I guess if I were Paul, I would answer the same way that Paul does in connection with a similar remark that he makes. In Romans 9 he refers to God’s saying that he raised up Pharaoh to show his power in him, by defeating him. He was “a vessel of wrath.”
So when Pharaoh refused to hold onto the Israelites, it wasn’t just because he wanted to. It was also because God didn’t want him to. God has mercy on whomever he wills, says Paul, and he hardens whomever he wills. He’s God, so shut up.
And in the end, we have to shut up, on the basis of the fact that he is not only more powerful than us, but also more caring and faithful to the world, and anything unfair-looking that he does must be in the service of some fair and loving purpose.
But the story in Exodus, and the story in 2 Samuel, suggests that there is more than can be said. Suppose you asked Pharaoh or Absalom, why did you do what you did? Did your own action seem mysterious to you? Were you being manipulated? To judge from the way the story unfolds, they would have been able to give you an entirely logical account of their action. They made their decisions, and those decisions were quite rational.
Isaiah speaks similarly about God “raising up” the Assyrians (it’s the same expression) to invade Judah. The Assyrians will invade Judah because they want to extend their empire and get control of the trade routes. But unbeknown to them, God is using their self-centered policies to achieve his purpose when he needs to punish Judah.
Maybe we think God shouldn’t use people’s self-centered stupidity to achieve his purpose. The Bible implies that God works with what’s there, or what we give him to work with, and doesn’t mind getting his hands dirty in this way.
I’ve never seen so many walking frames at a rock concert, but it was Joan Baez’s seventy-fifth birthday tour. Kathleen was surprised to see that Baez had white hair; she also had a t-shirt saying “Nasty Woman.” It was not the only Trump allusion, in the week before the election, but Bob Dylan received more references, and got one of Baez’s trademark Dylan imitations when she sang “Don’t Think Twice.”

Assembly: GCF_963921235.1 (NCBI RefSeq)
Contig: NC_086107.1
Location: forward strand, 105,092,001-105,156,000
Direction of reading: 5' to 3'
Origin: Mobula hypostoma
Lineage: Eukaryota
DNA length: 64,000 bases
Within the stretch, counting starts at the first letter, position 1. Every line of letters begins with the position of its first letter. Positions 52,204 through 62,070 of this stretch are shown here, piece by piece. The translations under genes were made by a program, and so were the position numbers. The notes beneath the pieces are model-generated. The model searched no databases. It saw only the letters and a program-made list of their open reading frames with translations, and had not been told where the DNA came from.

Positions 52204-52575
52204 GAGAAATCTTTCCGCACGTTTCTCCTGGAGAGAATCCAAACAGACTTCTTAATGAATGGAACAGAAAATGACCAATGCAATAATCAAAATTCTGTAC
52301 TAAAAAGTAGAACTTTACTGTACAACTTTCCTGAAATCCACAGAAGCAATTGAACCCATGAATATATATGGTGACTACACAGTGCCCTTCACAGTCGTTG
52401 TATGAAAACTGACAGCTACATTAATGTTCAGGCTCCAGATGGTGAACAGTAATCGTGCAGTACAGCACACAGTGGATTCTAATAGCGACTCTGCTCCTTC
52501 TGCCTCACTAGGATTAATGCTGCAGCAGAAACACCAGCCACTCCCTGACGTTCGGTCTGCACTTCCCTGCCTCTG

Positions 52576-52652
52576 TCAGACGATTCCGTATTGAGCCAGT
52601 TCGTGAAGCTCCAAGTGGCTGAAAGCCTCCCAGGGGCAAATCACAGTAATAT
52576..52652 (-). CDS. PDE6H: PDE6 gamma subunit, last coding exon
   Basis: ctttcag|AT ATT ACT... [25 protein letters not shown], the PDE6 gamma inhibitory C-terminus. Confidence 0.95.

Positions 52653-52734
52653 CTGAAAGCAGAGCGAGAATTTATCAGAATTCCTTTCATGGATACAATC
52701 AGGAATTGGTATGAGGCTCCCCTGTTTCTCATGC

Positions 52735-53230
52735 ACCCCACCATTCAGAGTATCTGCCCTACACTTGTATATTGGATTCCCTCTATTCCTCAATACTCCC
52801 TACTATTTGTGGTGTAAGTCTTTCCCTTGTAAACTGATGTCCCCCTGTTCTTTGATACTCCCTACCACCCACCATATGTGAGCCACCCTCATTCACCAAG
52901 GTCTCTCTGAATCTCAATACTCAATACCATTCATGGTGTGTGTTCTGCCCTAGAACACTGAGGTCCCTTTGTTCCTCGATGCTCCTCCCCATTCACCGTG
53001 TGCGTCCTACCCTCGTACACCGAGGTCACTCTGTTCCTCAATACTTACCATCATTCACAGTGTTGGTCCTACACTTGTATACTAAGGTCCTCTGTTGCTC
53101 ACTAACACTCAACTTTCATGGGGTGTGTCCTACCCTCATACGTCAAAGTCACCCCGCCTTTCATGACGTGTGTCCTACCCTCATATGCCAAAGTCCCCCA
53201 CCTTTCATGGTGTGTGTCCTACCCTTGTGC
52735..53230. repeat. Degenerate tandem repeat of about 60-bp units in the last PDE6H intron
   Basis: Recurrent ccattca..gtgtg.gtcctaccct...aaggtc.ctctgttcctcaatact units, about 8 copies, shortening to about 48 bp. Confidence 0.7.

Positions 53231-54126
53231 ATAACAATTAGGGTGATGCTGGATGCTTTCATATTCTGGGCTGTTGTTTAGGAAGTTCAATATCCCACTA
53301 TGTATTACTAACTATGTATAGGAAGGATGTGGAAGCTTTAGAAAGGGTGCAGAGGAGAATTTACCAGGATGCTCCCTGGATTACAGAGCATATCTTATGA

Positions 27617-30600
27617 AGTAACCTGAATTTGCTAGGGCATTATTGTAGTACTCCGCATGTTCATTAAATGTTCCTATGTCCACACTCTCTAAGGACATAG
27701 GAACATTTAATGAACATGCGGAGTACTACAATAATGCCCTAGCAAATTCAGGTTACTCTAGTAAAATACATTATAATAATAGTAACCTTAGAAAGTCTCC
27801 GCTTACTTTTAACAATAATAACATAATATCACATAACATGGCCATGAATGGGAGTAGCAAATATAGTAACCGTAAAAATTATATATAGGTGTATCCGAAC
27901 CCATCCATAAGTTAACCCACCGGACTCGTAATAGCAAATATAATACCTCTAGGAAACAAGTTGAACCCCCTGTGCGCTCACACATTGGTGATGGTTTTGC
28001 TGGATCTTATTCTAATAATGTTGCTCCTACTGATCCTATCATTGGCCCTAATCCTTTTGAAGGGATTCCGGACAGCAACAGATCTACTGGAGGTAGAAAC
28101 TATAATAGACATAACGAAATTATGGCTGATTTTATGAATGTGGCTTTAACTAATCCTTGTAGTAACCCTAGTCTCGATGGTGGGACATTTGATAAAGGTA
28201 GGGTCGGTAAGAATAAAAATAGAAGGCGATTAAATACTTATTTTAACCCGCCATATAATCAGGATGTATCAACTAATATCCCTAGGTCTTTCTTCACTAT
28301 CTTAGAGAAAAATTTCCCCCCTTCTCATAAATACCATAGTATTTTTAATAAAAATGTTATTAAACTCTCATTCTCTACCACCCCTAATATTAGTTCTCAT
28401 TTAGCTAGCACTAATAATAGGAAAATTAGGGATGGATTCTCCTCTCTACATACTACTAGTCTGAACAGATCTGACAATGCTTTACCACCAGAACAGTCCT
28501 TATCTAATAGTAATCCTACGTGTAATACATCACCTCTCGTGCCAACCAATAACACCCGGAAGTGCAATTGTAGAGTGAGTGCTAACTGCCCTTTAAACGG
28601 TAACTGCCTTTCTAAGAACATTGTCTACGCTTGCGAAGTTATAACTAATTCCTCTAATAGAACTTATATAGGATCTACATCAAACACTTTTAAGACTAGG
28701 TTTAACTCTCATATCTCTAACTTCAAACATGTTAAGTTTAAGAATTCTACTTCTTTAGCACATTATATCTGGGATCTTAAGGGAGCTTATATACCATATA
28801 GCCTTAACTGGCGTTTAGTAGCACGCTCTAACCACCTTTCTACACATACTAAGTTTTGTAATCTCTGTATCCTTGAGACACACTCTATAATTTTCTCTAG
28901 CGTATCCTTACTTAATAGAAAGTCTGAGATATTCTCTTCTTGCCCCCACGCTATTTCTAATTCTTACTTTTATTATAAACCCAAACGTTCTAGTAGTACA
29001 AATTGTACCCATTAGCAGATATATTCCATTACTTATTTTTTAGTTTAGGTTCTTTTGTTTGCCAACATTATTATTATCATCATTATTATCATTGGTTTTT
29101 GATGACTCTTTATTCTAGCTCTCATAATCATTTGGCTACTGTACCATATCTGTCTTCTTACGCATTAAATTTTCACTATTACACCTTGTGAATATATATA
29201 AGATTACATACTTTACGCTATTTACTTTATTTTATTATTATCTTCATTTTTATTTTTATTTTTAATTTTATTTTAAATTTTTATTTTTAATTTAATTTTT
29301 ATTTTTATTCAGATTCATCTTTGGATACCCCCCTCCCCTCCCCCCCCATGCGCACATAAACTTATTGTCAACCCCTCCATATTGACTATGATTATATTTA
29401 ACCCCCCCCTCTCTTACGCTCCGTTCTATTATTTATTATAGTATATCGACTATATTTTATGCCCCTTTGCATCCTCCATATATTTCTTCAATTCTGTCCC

I don’t remember another concert where the artist got a standing ovation just for coming on stage, but I guess the audience were also applauding themselves and the fact they were still alive. She started with Dylan, with “Love is Just a Four-letter Word,” but the set list was by no means just a rehearsal of old hits. It was rather a neat and impressive mixture of the sixties and the more recent. I guess the oldest song (apart from the “traditional” ones such as “House of the Rising Sun”) was Woody Guthrie’s “Deportee” about the Mexican agricultural workers who were the victims of a plane crash in 1948. The NY Times didn’t give their names, only the names of the American crew. “They were just deportees.” Nothing much changes.
You have to have a list of the people you want to see before they die. I was in time for Ray Charles, B. B. King, Etta James, Peter, Paul, and Mary, and the Beatles, but in a classical music concert I once sat next to a woman who had seen Ella Fitzgerald in that very auditorium, 300 yards from our house. My jaw dropped in jealousy. But I got the same reaction when I told a student I had seen Ella’s ex, the great bass player Ray Brown.
John Lee Hooker and Milt Jackson both died just before I was about to see them, and I missed Chet Baker, and Lonnie Donegan, Dusty Springfield, and Johnny Cash.
I’ve covered Dylan (also now 75), Leonard Cohen (82), Chuck Berry (90), Chris Barber (86), Bonnie Raitt (67), Van Morrison (71), Simon and Garfunkel (75 each), Willie Nelson (83), Emmylou Harris (69), the Stones (about 350 altogether), U2 (about 200), and Brian Wilson (born the same day as me). I’m watching out for Jerry Lee Lewis (81) and Tina Turner (76), just in case.